And over the years they have put out other papers with clever titles like ‘The Irreplaceables’, ‘Rebalancing Teacher Tenure’, and ‘Teacher Evaluation 2.0.’  These papers are often quoted by ed reform propaganda sites like The74 and Education Post.

One of their most recent papers is called ‘The Opportunity Myth.’  Its central thesis is something that reformers love to use in their teacher bashing arguments, which is that too many teachers shortchange their students by having low expectations for them.  The work they assign is not challenging enough and since students always rise to the challenge of whatever you assign to them, these teachers are negligent in their duties.

 

Recently there has been a flurry of articles criticizing teachers and teacher educators for the way that reading is taught.

But, writes Nancy Bailey, none of them has looked at the effects of Common Core on reading instruction.

She wonders why the omission, why the indifference to the elephant in the room.

 

Retired New York City Teacher Norm Scott explains here why experience counts.

He writes:

I’ve been watching D-Day movies and finally saw Saving Private Ryan. In pretty much all war movies we see the big differences between grizzled war veterans and the rookies who are often scared to death. It is so clear how important experience is in warfare. I mean what commander wouldn’t want troops who knew the ropes?

In education we often find just the opposite where newbies are preferred. Low salaries. Non-tenured. They won’t talk back and will often do anything asked by administrators, no matter how stupid. And wise in education combat zones like those grizzled sergeants. Too many principals love newbies who they can manipulate.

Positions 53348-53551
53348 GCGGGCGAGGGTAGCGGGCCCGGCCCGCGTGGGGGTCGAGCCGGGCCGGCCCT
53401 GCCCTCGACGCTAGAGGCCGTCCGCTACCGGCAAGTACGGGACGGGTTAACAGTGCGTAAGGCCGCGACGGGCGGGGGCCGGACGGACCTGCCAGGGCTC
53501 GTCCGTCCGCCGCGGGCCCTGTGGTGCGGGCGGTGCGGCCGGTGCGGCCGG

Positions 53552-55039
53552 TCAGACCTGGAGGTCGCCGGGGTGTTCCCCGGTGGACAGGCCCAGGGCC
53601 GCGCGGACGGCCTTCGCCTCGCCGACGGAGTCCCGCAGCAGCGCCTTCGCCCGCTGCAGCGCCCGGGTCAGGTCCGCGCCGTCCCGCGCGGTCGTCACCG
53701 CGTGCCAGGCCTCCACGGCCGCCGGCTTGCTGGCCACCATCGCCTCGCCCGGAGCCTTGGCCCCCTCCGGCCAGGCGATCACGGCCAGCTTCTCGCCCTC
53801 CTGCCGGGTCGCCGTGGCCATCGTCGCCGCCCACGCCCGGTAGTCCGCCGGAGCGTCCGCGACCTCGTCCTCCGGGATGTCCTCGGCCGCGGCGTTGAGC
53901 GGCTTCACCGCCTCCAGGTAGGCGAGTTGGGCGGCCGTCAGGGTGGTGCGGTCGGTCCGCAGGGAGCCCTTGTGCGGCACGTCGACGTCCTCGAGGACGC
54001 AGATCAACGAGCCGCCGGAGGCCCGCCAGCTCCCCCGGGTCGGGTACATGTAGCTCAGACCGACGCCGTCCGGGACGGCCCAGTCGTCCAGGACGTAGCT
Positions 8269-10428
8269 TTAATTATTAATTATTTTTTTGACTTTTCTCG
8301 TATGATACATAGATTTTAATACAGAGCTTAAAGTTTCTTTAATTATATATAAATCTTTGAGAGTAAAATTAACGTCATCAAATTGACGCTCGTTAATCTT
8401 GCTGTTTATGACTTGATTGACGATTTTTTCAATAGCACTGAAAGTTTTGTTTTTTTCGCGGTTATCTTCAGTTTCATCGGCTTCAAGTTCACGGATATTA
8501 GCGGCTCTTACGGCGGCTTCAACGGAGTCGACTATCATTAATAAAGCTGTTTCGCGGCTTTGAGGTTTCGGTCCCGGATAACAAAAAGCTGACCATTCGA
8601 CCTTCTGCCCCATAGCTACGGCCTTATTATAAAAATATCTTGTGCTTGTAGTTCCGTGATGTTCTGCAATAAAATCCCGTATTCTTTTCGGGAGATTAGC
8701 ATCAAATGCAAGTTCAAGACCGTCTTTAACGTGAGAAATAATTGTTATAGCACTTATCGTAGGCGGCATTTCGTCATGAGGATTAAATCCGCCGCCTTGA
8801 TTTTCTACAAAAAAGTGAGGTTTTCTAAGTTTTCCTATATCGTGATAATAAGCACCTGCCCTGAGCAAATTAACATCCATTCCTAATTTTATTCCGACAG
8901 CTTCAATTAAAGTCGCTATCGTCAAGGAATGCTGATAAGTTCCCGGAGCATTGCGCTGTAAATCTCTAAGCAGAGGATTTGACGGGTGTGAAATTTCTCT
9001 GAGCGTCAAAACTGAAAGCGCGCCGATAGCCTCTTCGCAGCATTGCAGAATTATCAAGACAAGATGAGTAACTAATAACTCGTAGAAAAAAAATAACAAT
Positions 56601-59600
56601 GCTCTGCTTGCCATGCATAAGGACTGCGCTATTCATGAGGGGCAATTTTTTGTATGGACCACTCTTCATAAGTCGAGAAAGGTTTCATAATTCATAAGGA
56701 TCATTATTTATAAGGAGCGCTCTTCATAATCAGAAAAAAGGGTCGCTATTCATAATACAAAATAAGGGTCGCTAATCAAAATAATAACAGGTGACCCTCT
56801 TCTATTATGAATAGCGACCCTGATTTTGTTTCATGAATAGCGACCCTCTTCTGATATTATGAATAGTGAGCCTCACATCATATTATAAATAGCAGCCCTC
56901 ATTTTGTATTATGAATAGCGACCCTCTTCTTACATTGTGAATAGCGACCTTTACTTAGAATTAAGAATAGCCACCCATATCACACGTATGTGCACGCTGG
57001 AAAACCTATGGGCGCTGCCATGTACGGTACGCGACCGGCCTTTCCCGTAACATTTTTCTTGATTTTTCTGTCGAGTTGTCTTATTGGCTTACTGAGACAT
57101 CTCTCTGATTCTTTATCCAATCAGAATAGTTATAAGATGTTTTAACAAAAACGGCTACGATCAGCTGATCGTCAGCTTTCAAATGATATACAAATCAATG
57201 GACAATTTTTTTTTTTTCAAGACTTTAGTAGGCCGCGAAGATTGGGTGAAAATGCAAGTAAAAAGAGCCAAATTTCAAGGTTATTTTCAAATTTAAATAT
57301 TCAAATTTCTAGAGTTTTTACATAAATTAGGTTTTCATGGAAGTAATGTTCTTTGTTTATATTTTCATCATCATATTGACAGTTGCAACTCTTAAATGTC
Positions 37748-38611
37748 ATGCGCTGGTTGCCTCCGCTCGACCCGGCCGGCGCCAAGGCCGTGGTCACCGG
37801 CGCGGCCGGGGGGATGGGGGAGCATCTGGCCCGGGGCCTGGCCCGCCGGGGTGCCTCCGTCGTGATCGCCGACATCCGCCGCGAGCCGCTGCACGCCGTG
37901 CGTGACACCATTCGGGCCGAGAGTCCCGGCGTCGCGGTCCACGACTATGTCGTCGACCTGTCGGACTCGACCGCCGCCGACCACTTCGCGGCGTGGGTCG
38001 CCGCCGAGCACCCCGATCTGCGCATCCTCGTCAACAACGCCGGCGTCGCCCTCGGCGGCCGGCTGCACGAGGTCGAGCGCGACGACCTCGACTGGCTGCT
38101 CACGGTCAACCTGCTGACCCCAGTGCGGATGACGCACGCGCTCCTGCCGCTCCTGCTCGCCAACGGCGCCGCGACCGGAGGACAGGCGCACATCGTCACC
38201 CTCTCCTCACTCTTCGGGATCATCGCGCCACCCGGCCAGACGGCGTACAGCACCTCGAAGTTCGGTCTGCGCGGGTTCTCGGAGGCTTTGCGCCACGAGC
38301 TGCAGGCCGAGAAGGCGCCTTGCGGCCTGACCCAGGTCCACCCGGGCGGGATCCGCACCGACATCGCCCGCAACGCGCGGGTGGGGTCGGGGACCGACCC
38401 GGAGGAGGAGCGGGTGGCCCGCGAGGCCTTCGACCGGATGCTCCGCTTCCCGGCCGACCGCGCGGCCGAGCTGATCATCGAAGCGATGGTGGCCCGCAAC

Over the past few decades the idea that experience makes a difference for a teacher has been disparaged by the ed deformers. Note the growth of Teach for America and the Teaching Fellows where you get 6 weeks of boot camp and are sent into the world to make guinea pigs of students while you learn the ropes.

I was one of those. In 1967 grad students were losing their deferments and going into a 6 week boot camp for new teachers and teaching for two years was a way out and I took it and became a newbie teacher. You know those war movies where the guy is sweating and wracked with fear – Corporal Upham in Private Ryan is the prototype – a coward afraid of combat. I was Upham my first year of teaching. Facing a class of children and keeping them under control was my greatest fear. They were often off the wall. I was envious of these little ladies in my school who had perfect control. When I finally learned how to control a class it was one of the major achievements of my life. I never would have survived as a teacher if I couldn’t. Well, I could have become an administrator.

My friend Arthur Goldstein, who is an ESL teacher and the union leader at Francis Lewis HS, one of the largest and most overcrowded in the city, for the past 15 years has written a very influential education oriented blog called NYC Educator sharing a lot of insights into the many facets of the process and often mystery of teaching.

I wanted to share an excerpt from his posting on June 12 about the coming end of the school year. Arthur has given his finals but still has to keep the students interested. He gives them a surprise test with questions such as: When was the War of 1812? Where does Chinese food come from? What color is the white board? He wondered about a student who got one of these wrong.

Arthur has many decades of teaching and here he gets to some of the essence of why experience matters for teachers.

[Arthur writes:]